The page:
I’ve been experimenting with web fonts lately as you may have noticed. But I was reminded of an important lesson while switching out fonts on this blog.
I’ve always been a typeface nerd. It goes all the way back to my childhood when my father worked for a time as a commercial artist.
Part of his work involved logo design, and he used dry-transfer lettering for much of that work. Old-school font enthusiasts may remember Letraset and dry-transfer lettering that was around long before computers and laser printers came along.
In blogging, changing fonts can be easy
This blog uses a template that features Google Fonts. They’re a select group of web fonts that allow a wider variety of typefaces that are pre-loaded.
Ideally, there’s something among the list of commonly-available Google fonts that will strike your fancy.
(This may or may not have changed by the time you read this post. But if it does, you’ll probably recognize that the samples I’ve linked to don’t match the text here.)
Don’t forget about mobile!
For most bloggers, I imagine we’re still doing the bulk of our blogging work on a desktop or laptop computer. When it comes to producing content for a website, that seems to me a much more efficient way to go.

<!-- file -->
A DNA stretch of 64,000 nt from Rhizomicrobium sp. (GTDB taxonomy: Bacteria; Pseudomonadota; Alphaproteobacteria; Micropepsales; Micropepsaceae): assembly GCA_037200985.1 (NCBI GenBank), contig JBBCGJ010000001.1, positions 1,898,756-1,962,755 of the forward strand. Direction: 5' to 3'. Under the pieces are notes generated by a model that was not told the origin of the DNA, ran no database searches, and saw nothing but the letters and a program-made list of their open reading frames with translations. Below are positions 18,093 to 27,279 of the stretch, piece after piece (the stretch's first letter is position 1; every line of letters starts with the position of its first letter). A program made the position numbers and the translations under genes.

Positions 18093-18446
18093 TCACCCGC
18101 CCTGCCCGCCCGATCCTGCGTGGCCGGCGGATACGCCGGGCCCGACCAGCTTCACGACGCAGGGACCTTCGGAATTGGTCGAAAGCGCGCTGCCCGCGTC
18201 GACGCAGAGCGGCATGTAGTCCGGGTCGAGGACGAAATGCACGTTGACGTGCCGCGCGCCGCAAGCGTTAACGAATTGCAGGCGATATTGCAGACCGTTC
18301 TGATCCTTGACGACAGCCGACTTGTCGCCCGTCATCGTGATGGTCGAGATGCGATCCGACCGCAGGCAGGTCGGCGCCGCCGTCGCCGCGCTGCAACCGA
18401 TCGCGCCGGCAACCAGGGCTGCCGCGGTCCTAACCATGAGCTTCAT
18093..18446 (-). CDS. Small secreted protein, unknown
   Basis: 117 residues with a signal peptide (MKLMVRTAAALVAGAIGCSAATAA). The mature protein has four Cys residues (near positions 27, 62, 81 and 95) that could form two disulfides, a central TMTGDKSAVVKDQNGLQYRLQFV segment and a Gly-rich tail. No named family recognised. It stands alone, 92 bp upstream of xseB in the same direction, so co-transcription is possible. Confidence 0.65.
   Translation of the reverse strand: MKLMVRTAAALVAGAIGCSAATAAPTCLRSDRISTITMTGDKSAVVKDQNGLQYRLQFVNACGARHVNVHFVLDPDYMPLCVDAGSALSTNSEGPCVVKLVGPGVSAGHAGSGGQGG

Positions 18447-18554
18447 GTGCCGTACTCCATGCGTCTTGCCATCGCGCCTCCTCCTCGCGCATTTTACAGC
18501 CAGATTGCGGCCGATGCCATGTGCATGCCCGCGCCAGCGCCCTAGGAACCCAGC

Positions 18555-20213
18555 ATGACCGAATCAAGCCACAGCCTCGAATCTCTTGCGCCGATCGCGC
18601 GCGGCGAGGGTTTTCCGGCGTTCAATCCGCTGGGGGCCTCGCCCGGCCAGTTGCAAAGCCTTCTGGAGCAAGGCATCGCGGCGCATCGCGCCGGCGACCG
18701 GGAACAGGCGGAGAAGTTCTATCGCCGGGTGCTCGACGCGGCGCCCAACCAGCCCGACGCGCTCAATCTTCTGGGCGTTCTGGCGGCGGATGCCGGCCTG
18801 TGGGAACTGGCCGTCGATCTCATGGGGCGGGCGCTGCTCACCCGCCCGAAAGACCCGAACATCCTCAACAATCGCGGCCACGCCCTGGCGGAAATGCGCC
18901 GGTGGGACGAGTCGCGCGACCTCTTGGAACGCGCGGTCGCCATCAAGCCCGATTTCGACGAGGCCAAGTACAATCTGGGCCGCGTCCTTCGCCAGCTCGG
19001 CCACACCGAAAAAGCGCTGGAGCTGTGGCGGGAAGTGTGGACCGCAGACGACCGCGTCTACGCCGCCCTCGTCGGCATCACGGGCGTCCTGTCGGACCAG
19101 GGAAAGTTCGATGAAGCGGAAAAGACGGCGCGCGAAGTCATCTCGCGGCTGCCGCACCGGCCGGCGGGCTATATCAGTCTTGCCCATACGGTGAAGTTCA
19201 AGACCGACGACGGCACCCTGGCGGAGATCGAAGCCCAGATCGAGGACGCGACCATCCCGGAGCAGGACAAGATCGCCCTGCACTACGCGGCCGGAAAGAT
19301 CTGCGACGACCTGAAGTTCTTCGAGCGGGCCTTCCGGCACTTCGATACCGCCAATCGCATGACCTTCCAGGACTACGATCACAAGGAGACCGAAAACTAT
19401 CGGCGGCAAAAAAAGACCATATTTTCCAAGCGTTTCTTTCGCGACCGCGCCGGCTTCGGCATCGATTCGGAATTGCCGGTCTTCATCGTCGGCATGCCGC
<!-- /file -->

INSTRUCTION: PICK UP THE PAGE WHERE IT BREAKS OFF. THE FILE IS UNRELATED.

But the majority of readers — the people who’ll actually consume your content — are on mobile devices like smartphones and tablets.
When I check my analytics, I find that since Jan. 1, 62.43% of my site’s visitors have used a mobile device to get here. The bulk of those — 57% of that 62% — have used a smartphone.
When I made a recent change of typefaces, I set things up so that I thought they looked great on desktop. It wasn’t until the next day that I checked out my site on my iPhone while I was on a lunch break.
The font which read so well on desktop didn’t read as well, at least as far as I was concerned, on my phone.
I should have checked sooner.
But it was a good reminder that even if we’re used to a “desktop view” of our site, most of our readers are getting the “mobile view.”
As website managers, we have to remember to focus our attention on mobile, because no matter how much we pay for our fancy desktop sites, the bulk of our audience may never see it.
So remember: any design change shouldn’t be considered a done deal until you’ve checked it out on all platforms.
It’s a simple thing we all probably know. But when you’re used to dealing with your own site on one platform, the others can easily fall out of your top-of-mind awareness.